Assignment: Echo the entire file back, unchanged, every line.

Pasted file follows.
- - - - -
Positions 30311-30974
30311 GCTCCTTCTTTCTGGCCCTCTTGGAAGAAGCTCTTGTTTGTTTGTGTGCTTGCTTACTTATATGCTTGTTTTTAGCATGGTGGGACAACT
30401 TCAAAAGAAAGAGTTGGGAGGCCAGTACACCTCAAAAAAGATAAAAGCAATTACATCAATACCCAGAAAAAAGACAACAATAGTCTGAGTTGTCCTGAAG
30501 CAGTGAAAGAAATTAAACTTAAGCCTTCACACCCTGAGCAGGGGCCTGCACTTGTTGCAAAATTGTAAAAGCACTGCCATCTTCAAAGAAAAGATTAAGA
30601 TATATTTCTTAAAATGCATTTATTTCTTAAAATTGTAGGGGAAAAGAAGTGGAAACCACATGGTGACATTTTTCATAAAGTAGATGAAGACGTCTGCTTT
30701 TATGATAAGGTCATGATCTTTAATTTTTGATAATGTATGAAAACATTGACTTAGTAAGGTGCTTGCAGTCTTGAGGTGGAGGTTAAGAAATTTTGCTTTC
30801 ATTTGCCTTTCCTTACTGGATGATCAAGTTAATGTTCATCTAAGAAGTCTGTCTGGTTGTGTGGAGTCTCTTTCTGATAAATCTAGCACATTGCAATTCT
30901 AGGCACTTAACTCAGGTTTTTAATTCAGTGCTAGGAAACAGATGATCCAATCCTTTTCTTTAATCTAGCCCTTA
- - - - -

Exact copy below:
Positions 30311-30974
30311 GCTCCTTCTTTCTGGCCCTCTTGGAAGAAGCTCTTGTTTGTTTGTGTGCTTGCTTACTTATATGCTTGTTTTTAGCATGGTGGGACAACT
30401 TCAAAAGAAAGAGTTGGGAGGCCAGTACACCTCAAAAAAGATAAAAGCAATTACATCAATACCCAGAAAAAAGACAACAATAGTCTGAGTTGTCCTGAAG
30501 CAGTGAAAGAAATTAAACTTAAGCCTTCACACCCTGAGCAGGGGCCTGCACTTGTTGCAAAATTGTAAAAGCACTGCCATCTTCAAAGAAAAGATTAAGA
30601 TATATTTCTTAAAATGCATTTATTTCTTAAAATTGTAGGGGAAAAGAAGTGGAAACCACATGGTGACATTTTTCATAAAGTAGATGAAGACGTCTGCTTT
30701 TATGATAAGGTCATGATCTTTAATTTTTGATAATGTATGAAAACATTGACTTAGTAAGGTGCTTGCAGTCTTGAGGTGGAGGTTAAGAAATTTTGCTTTC
30801 ATTTGCCTTTCCTTACTGGATGATCAAGTTAATGTTCATCTAAGAAGTCTGTCTGGTTGTGTGGAGTCTCTTTCTGATAAATCTAGCACATTGCAATTCT
30901 AGGCACTTAACTCAGGTTTTTAATTCAGTGCTAGGAAACAGATGATCCAATCCTTTTCTTTAATCTAGCCCTTA